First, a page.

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You feel it bubbling up within you. It’s like red, hot lava, working its way up to your head. Your cheeks flush, your temperature rises and — before you even know it — you’ve blurted out something that you simply don’t mean. It was cruel and bitter. And you regret it.
Anger does funny things to people. Even the nicest among us can become mean when we are provoked. You feel like someone is attacking you so you attack back. Before you know it, you’re caught up in a heated back and forth, throwing out insults left, right, and center.
Luckily, there’s a simple way to stop this cycle. If you have an angry streak, there are management techniques you can use to help you manage it. One thing you can do is learn how to respond rather than react to conflict. Here are the steps you need to follow:
1. Prepare yourself in advance
If you know you’re about to have a difficult conversation with someone, that gives you the upper hand over your emotions. You have the opportunity to mentally prepare yourself.
Take some time to consider what it is about this subject that gets to you. What are your trigger points? What is it that is making you feel insecure? What are you afraid of? By answering these questions, you can identify and manage your own perspective.
2. Take a deep breath — or two
When the conflict starts, stop yourself from reacting immediately. Instead, stay silent and take a couple of deep breaths. This move will allow you to pause before you decide what to say — giving you more time to think. Deep breathing also lowers your stress levels.
3. Ask for more information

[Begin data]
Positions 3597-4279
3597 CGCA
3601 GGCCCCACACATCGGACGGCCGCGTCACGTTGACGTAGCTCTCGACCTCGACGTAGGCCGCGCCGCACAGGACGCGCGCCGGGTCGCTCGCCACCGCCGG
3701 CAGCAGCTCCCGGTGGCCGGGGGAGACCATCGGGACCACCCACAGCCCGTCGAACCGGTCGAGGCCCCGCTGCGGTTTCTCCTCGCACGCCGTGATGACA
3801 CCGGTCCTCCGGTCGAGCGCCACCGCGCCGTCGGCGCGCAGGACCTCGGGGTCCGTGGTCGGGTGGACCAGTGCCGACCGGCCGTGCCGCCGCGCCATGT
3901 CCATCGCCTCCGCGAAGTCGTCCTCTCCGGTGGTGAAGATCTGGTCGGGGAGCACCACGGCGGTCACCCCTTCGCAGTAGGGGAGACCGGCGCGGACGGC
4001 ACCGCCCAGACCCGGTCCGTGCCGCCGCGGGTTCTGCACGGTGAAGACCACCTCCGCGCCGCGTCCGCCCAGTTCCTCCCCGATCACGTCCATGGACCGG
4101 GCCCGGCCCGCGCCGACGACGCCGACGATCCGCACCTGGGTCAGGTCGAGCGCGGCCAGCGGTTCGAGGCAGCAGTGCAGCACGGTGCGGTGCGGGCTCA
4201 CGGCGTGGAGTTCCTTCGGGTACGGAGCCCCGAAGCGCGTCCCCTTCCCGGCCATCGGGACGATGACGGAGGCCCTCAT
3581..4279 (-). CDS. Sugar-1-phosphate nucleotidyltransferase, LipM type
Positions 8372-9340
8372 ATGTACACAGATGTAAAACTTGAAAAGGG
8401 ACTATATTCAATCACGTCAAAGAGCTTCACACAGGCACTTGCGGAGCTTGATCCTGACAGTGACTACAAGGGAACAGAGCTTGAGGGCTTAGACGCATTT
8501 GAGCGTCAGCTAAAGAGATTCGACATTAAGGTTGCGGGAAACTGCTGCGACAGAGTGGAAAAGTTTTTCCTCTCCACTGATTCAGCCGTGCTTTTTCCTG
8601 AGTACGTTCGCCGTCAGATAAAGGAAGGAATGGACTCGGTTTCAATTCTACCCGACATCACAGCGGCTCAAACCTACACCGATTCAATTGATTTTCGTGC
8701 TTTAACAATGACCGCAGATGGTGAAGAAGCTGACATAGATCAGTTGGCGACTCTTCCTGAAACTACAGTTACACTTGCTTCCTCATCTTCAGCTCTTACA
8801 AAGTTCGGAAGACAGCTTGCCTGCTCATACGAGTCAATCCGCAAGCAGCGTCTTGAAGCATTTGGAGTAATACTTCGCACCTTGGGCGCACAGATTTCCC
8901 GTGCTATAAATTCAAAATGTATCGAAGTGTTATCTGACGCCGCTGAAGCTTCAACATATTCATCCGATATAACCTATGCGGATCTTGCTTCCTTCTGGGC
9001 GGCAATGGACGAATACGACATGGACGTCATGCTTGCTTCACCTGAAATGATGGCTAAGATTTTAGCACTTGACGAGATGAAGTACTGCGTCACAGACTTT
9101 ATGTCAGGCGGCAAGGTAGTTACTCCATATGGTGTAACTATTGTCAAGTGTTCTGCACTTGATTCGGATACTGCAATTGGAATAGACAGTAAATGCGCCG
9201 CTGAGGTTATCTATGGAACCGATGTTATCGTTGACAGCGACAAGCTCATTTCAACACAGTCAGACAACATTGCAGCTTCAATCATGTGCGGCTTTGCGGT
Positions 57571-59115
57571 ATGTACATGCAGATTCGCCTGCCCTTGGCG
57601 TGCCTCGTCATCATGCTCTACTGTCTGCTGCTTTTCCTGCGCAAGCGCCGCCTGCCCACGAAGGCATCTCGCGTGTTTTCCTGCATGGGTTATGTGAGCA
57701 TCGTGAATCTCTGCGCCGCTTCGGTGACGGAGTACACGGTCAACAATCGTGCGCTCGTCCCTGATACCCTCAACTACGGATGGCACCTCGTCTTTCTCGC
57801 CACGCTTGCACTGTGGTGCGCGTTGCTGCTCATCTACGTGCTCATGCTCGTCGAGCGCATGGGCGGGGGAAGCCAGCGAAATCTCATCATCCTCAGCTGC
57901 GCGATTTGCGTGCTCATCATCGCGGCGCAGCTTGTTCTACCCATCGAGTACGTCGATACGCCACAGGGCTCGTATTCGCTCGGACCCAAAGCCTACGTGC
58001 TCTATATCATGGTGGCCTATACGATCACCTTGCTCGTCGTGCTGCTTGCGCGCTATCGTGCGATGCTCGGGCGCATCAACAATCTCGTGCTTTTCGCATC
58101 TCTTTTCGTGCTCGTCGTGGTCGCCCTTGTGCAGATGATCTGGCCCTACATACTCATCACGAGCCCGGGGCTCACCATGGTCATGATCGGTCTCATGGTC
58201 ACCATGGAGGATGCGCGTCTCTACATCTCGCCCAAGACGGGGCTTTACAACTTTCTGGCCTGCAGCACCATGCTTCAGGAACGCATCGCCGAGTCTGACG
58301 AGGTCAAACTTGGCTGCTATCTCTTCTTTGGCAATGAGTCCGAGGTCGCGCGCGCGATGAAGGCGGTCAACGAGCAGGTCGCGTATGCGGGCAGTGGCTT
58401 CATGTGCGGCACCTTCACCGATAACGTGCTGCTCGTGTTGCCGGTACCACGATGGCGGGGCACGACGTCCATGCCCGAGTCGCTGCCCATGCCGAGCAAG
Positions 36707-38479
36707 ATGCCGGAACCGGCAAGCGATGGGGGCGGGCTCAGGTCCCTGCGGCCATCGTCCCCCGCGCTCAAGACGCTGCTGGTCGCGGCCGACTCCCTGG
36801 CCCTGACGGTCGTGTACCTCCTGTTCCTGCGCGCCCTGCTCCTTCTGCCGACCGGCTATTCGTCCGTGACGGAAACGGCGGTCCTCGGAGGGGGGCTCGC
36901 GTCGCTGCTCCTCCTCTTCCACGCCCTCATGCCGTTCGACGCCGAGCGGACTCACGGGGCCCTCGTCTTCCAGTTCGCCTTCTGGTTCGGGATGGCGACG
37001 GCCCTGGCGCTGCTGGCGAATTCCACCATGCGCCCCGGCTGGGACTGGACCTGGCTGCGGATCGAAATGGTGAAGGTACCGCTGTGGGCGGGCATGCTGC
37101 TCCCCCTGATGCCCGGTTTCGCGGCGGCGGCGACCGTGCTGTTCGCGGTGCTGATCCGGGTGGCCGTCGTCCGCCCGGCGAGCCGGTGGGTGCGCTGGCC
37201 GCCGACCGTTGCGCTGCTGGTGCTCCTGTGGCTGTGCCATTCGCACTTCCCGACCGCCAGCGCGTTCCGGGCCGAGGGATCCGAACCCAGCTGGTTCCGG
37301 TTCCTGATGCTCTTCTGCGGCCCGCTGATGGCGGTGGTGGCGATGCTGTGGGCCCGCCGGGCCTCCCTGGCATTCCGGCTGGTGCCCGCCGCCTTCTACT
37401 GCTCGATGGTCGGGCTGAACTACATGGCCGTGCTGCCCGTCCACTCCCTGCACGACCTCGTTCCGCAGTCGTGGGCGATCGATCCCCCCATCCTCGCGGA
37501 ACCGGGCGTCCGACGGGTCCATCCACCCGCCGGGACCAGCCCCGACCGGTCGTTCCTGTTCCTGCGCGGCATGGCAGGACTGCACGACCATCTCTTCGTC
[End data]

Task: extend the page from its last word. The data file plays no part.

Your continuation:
Are you making assumptions here? You might think that you understand what the other person is saying but you cannot be 100% sure. If you feel attacked, make sure that you are both on the same page. Rather than getting annoyed, ask them to clarify things.
4. Offer respect and compassion
Respect is a two-way street. No doubt, you expect respect from the people around you. We all do. However, if you are not giving it to the other person, you won’t get it back.
When we argue with other people, we often fail to see their side of the story. You may be so focused on your own feelings that you forget to offer them a level of compassion too.
5. Avoid being defensive
Before you defend yourself, consider whether it is really worth it. Chances are, the other person is not saying anything wholly negative or even mean about you.
They may simply be offering some advice or trying to help you see their perspective. Before you jump to being defensive, make sure that you understand the other person.
6. Consider your answer first
Now that you’ve had a moment to think, what is it that you want to say to the other person? There’s no shame in telling them that you need some time to come back to them. For example, you could say “Give me a day or two and we can revisit this.”
When you fully understand the response you want to give — and why you want to give it — you can deliver it to the other person in a polite, kind, and compassionate way.
Learning to respond well in the face of conflict takes time. However, the more practice you have, the easier it will become. Try these steps the next time you disagree with someone.